The ingenious reinvention of old music videos with anecdotal facts is (unless I’m repressing something) the only reason I know the words to most Top 40 Melissa Ethridge songs. The show’s creators, Tad Low and Woody Thompson of Spin the Bottle realized all they needed for a hook was bubbly sound effects and to tell me something about someone that I didn’t even know I wanted to know, but now I’m glad I do (i.e. Robin Wiliams is in the video for Bobby McFarren’s Don’t Worry Be Happy, a 15-year-old Boy Geroge was kicked out of school for dying his hair orange).
In The Truth About Dailymotion Videostars, Spin the Bottle tries to bring the magic of Pop-Up Video to video-sharing site self-promotion. It almost works.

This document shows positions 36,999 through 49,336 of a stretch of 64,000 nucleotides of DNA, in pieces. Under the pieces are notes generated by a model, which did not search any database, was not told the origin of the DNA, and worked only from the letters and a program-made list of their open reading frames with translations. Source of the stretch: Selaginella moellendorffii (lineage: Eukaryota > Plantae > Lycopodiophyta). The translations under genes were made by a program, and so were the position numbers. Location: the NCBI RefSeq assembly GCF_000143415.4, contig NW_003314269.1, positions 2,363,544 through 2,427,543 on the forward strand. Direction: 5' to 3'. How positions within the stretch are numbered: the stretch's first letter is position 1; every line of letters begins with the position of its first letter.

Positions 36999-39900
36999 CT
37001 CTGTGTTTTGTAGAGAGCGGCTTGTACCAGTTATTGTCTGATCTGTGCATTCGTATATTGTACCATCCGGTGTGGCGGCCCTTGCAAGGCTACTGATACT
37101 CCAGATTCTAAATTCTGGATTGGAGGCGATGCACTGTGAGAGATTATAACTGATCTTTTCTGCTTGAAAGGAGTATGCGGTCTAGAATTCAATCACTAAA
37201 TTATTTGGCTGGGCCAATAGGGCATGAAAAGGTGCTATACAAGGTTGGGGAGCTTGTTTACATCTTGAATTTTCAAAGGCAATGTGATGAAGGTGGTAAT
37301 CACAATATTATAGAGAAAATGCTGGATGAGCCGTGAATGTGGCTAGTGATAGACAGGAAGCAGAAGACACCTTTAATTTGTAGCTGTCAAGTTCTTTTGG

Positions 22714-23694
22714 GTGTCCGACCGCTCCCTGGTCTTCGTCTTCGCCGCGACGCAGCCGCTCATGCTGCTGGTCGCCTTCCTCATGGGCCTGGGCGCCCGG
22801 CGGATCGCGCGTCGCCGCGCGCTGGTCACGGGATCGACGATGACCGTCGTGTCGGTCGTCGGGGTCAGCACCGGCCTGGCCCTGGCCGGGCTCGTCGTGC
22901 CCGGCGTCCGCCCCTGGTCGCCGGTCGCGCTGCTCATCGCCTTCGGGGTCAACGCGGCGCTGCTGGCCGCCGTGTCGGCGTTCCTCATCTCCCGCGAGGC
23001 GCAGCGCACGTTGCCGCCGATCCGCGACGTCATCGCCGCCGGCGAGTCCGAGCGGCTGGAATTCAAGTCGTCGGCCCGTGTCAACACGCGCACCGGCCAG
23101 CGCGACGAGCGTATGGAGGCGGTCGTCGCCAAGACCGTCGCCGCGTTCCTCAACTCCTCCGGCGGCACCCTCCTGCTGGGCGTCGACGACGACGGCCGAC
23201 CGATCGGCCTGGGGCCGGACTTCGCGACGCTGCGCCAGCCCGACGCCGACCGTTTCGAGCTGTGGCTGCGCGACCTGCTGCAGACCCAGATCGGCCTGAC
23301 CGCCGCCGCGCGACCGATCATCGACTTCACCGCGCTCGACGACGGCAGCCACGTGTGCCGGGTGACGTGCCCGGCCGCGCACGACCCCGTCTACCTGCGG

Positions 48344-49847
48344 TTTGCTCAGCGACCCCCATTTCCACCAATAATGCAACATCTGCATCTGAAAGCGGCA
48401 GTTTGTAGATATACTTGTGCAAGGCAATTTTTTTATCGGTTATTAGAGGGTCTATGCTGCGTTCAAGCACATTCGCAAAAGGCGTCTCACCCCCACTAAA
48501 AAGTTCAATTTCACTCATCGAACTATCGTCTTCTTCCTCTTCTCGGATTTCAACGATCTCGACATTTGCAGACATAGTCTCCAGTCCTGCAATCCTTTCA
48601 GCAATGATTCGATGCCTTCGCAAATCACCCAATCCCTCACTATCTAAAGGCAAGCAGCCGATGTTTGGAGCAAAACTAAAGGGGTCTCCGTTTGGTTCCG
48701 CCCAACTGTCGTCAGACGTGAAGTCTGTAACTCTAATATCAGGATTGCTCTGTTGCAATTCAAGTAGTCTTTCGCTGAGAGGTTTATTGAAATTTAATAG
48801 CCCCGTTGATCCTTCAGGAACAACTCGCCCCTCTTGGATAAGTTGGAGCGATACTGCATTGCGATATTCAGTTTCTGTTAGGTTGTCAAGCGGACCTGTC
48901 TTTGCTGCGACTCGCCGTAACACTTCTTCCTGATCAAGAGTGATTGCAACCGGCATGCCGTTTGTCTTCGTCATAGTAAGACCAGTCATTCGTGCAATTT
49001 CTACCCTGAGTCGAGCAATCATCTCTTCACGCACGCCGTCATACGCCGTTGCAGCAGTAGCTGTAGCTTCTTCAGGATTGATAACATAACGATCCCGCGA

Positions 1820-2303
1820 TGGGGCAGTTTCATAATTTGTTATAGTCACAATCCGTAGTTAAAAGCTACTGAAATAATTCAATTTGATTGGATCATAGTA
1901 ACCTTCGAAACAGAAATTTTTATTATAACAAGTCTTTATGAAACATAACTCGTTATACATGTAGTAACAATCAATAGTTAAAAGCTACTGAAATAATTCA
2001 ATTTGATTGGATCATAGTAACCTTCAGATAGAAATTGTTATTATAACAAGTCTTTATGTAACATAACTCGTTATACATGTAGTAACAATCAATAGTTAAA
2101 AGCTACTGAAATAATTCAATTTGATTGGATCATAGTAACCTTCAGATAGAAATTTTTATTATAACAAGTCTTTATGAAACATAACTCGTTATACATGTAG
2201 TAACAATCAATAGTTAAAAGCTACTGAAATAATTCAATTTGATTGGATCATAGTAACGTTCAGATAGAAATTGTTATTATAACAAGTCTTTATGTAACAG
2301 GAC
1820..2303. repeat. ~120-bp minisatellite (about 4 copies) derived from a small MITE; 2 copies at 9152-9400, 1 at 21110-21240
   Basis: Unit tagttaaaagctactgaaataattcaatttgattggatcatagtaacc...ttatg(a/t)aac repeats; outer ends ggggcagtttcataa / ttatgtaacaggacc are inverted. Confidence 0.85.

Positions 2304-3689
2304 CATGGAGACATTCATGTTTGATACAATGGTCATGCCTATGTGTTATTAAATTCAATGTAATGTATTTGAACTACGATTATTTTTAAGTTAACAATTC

The shorts showcase snippets from videos from Dailymotion’s Motionmakers peppered with facts that provide context to who and what you’re watching. It’s insidery, but that’s not the problem. It’s too slow.
Content featuring not the super famous can’t afford to drag. The series is a good idea, but Spin the Bottle and Dailymotion would do well to shorten episodes, make them move faster, and give more community members exposure.
Online video producers should also think about creating extra content with some added pop-up. Granted, Tay Zonday probably wasn’t watching VH1 Classic when he thought it’d be a good idea to indicate how he steps “away from the mic to breath in,” but textual information on screen did wonders for his career.